“Here is something for you, Charles,” she said. “It was sent to you at Ed.’s first, and I think the children’s illness must have caused Ed. to forget it, for it was not forwarded to Uncle William’s until two days ago Uncle re-forwarded it here, and you
have it at last. I guess it’s nothing important ; only a newspaper."
Mr. Dayton took the paper and tore off the wrapper.
“Nothing startling, I imagine,” he laughed. “Only a copy of the Harniss Weekly Advocate. Now I shall learn whose barn has been ‘treated with a new coat of whitewash.’ Let me see ; the East Harniss correspondence is always on the second page.”
He turned to the second page, found the East Harniss column, and began to read. Suddenly he uttered an* exclamation.
“What's the matter V’ inquired his cousin, lazily. "Someone's cow' dead ?”
“Why ! Wh\, this is dreadful !" exclaimed the minister, in great agitation. “Just listen to this. This paper is two weeks old, too. Listen ! “A sad occurrence took place in our prosperous little village on the night of the sixteenth," he read aloud, adding : “The
very night after I came away ; just think of it ! ‘Captain Dari its
Eldredge, skipper of the ‘ : fine
power-boat, Rebecca R., having got in late from a successful trip after pollock, was walking over from Harniss Centre at about 11 p.m., when he noticed a curious light in the window of the house on the wood road owned by Captain Sylvanus Blake, one of our wealthy residents. Captain . Eldredge, with his customary shrewdness, recognized that something was wrong, and at once hurried across the field to see about it. I íe found that the kitchen was all on fire inside. Captain Eldredge raised an alarm .... etc., etc.’ ” . •
-There was a half-column more. E-ires in East Harniss were a rarity, and the local correspondent made the most of this one. Mr. Dayton read on in an awestruck tone :
“The residence was completely demolished, not a stick being left standing. Mr. Everett Brewer, the well known artist, and his family who occupied the house, were left absolutely destitute.. Their case was pitiable, indeed. , To see them, seated upon the ruins of a chicken-coop and gazing hopelessly, yet with a bravery wonderful under the circum-
stances, at the charred remains of their home must have struck remorse to the hearts of certain members of our community. That remorse is felt is evidenced by the changed attitude oí these persons. They are the leaders in a charitable effort to aid the stricken ones. Clothes, food, articles of furniture, etc., have already been donated in large numbers. A committee, headed by Mr. Elnathan Snow, is busy adding tu the list. Further particulars will be given in our next communication.'
The minister dropped the Advocate and struck his hands together. “Splendid !” he cried. “How nobly they have come to the rescue. And yet, every one of them voted ‘Aye.’ I did, too, to my shame be it said.”
His cousin seemed remarkably interested. “Who were the people burnt out ? What do you mean by voting ? Tell us about it,” he said.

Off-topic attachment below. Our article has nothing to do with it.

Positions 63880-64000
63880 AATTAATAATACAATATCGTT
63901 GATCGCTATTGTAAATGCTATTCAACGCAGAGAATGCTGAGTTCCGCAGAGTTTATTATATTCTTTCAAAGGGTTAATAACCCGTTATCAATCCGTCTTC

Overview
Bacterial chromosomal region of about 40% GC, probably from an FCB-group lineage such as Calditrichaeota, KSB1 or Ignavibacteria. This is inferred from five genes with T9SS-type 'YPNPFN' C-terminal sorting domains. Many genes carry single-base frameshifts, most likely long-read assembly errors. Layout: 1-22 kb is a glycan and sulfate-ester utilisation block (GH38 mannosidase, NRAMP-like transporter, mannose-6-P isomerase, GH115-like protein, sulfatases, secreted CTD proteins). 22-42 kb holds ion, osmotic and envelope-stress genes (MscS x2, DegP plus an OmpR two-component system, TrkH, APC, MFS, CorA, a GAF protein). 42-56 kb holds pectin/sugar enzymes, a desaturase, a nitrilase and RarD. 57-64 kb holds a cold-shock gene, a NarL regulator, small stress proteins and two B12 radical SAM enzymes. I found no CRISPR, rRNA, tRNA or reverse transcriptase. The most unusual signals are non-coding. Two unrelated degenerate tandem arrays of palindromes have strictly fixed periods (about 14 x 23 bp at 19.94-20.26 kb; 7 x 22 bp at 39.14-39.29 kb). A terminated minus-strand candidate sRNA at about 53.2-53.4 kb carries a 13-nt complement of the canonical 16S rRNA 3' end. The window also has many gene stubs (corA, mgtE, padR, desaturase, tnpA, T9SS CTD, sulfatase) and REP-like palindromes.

So Mr. Da57ton told the whole story, beginning with the coming of the Brewers to East Harniss, as it had been told to him, and concluding with the momentous action of himself and the parish committee.
“Wait a minute,” interrupted the cousin. “What did you say the man's name was ?”
“Brewer. Everett Brewer.”
Ts he a rather thin, sharp-faced chap with black hair and the most ingratia ting, saintlike smile on earth ?”
“He has a pleasant smile, but-”
Ts his wife a small woman, who wears glasses, and has a mole on one cheek ?”
“Yes. She is. Why ? You don’t mean you know them !”
And then Mr. Dayton’s cousin laughed, laughed long and heartily, and his wife joined in the merriment.
“Know ’em ?” he repeated. “I should say we did ! Why, the fellow lived in this town for three years. They’re church dead-beats ; it’s their regular game to be subjects of church charity. As fast as one denomination finds them out, they join the next. They were everything from Second Adventists to Universalists while they were here, and just as the last society was disgusted with them and ready to let
them either work or starve, one or the other, the Brewer woman’s aunt died and left them enough money to get out of town with. And so they went from here to East Harniss, hey ? And he’s an artist now, is he ? Well, he was an ‘inventor’ here, although I believe he did paing an occasional daub, for: amusement.”
On the evening following that during which this astounding disclosure was made, a single passenger alighted from the train at East Harniss. The driver of the “depot wagon” recognized this passenger, and was greatly astonished.
“Why, Mr. Dayton !” he exclaimed. “Is this you ? Back again so soon ? Thought you was eal’iatin’ to be away a month, and ’tain’t three weeks yet. Get right aboard the wagon, won’t ye?”
But the minister declined to get aboard. He would walk to the village, he said. He did not explain his unex pected return, but strode off down the road, indignation in his eye and determination in his manner. The Reverend Charles Dayton having been smitten upon the one cheek, did not, in this case, intend to turn the other. He and his parishioners had been victimized by an impostor, and he had hastened home to expose the rascal.